“I feel like my fans and I are doing something great and I know it can get even bigger,” he says. “We’ve impacted a lot of people’s lives. With a couple more big songs, we can impact more lives and watch it multiply. Hopefully we can inspire other people to act and there will be this domino effect. When I went back to Guatemala recently, it solidified why I did this in the first place. I saw a music teacher teaching his students outside in the hot sun. Soon he’ll have a classroom.”

Blau traces his involvement in philanthropy back to high school, when, as a member of the debate team, his research on the topic of poverty led to his discovery of micro-finance — making small loans to entrepreneurs in developing countries so they can build businesses in their local communities. At 17, he founded his own micro-financial fund and, along with his fellows students, raised $25,000 through selling sandwiches at school. The New York Times wrote a story about it and Blau earned a full scholarship to Washington University in St. Louis, which is where the concept of starting a record label began to form.

Blau had always loved music. His mother was a dancer and choreographer (her father was one of Jimi Hendrix’s recording engineers), who played classical music for her son while he was still in the womb. “She would put an old-fashioned tape recorder next to her belly every night,” Blau says with a laugh. His earliest memories were listening to classic rock artists like Lynyrd Skynyrd, Pink Floyd, and Led Zeppelin in the car with his dad, a self-made entrepreneur who started his own party-planning production business. Blau had taken piano lessons since the age of five, but stopped because ”I really liked to write and mess around on my own,” he says. “Having a teacher felt limiting.” As he got older, Blau began listening to artists like Radiohead and Sigur Rós, drawn to the “fine balance between euphoria and darkness in their writing, and their use of electronic sounds,” he says. At 13, when his family moved from Long Island to Las Vegas, he taught himself to play guitar and took up piano again to set the poetry and lyrics he’d written to music. “Even today, every song starts with me sitting at my piano in my studio, the same way I wrote when I was younger,” he says.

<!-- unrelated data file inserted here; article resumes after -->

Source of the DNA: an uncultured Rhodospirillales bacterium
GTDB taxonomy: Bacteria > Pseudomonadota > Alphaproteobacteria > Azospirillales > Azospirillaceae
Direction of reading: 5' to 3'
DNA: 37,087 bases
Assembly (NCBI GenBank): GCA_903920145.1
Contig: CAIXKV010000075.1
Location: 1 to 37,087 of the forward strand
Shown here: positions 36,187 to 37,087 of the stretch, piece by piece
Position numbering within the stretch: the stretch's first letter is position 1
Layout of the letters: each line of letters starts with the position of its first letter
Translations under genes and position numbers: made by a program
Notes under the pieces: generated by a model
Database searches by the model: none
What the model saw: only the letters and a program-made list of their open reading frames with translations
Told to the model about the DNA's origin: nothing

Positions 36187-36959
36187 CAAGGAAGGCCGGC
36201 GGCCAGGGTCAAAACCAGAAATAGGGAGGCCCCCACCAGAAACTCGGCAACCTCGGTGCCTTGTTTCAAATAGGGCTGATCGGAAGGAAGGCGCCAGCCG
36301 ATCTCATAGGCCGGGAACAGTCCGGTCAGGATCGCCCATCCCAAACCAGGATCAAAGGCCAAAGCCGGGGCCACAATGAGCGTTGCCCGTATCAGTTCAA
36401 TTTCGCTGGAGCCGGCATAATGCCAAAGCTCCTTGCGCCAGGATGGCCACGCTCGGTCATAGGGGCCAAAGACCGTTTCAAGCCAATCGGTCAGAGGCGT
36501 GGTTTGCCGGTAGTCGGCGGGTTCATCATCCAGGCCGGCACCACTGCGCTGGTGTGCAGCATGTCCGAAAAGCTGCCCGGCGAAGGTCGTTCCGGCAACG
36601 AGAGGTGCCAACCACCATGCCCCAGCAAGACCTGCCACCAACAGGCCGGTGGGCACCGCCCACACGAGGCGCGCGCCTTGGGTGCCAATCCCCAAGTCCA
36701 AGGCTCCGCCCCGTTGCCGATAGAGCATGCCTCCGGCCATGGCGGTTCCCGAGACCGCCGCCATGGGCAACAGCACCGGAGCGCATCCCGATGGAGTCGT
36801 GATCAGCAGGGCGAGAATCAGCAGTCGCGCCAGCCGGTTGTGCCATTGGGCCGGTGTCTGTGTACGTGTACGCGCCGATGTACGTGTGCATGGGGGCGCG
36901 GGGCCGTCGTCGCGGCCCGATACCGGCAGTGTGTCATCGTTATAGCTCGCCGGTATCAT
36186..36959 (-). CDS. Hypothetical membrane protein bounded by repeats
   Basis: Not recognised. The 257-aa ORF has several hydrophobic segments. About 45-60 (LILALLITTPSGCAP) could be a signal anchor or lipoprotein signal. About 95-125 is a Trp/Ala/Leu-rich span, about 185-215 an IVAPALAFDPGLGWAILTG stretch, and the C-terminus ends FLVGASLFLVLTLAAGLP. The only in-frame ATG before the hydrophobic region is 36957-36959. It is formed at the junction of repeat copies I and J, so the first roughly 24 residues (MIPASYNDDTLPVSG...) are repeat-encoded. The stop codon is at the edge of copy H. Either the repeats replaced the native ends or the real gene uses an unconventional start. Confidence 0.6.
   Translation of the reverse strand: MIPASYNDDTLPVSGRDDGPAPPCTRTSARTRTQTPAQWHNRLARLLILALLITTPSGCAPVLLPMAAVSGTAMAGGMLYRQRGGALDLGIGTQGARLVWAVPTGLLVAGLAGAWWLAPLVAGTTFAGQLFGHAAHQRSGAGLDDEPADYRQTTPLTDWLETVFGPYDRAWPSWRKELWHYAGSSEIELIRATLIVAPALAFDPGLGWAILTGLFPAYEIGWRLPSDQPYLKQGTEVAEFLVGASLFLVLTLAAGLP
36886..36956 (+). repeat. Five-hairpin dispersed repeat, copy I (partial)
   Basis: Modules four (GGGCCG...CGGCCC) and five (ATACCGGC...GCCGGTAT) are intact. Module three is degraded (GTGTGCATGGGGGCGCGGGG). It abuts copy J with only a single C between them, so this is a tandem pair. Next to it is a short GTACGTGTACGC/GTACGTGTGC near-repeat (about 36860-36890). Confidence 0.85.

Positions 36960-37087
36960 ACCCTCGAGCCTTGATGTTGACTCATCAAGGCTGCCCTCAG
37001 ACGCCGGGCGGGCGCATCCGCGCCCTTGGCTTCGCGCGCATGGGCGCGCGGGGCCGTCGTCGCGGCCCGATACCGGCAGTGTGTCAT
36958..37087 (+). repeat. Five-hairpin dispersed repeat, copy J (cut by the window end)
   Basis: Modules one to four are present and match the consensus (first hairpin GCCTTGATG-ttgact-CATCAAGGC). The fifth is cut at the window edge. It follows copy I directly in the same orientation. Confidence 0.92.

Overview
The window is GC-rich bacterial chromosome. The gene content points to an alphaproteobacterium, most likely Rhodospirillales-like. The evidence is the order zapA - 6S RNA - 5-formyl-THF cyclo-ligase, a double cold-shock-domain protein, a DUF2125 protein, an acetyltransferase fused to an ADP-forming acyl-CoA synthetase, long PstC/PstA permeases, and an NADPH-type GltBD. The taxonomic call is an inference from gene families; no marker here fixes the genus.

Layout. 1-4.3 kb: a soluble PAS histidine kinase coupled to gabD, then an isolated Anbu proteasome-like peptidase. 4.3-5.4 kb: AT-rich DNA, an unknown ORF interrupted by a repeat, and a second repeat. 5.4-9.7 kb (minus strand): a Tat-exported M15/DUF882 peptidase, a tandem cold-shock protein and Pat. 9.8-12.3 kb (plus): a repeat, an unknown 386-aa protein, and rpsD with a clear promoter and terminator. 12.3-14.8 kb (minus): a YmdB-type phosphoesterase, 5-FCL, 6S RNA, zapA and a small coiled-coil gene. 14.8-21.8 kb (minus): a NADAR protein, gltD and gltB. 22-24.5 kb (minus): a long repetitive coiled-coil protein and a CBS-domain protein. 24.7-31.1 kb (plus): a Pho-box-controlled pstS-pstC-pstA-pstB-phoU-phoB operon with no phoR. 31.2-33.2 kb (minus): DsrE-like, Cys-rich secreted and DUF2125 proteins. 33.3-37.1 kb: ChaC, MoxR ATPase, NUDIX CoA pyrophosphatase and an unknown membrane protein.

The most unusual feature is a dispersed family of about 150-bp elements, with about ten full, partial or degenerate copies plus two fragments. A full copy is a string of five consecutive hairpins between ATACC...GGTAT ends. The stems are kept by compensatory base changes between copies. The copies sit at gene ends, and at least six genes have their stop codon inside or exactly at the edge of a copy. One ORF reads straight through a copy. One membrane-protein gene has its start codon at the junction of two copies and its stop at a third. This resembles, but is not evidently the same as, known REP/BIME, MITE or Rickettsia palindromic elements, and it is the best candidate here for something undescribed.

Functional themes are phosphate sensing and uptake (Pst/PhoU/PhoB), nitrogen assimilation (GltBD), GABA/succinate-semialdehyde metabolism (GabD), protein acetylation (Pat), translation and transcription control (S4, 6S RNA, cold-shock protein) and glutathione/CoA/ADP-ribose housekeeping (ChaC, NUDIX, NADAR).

Blau’s love for electronic music was sparked during a trip to Sweden with a college friend between his freshman and sophomore year. “That’s where my dance music story began, with artists like Avicii, Alesso, and Swedish House Mafia,” he says. He wanted to learn to DJ, but couldn’t afford the expensive equipment, so he invested in a new software called Ableton, which enabled him to mix well-known pop songs with dance music, known as mash-ups, and uploaded them to YouTube. In 2011, Blau debuted the first volume of his mash-up compilation series, Dance Floor Filth, and had his material spun by several prominent DJs, including Porter Robinson and Bob Sinclair. He also drew attention for winning a remix competition for his remix of Tiësto’s “Work Hard, Play Hard.”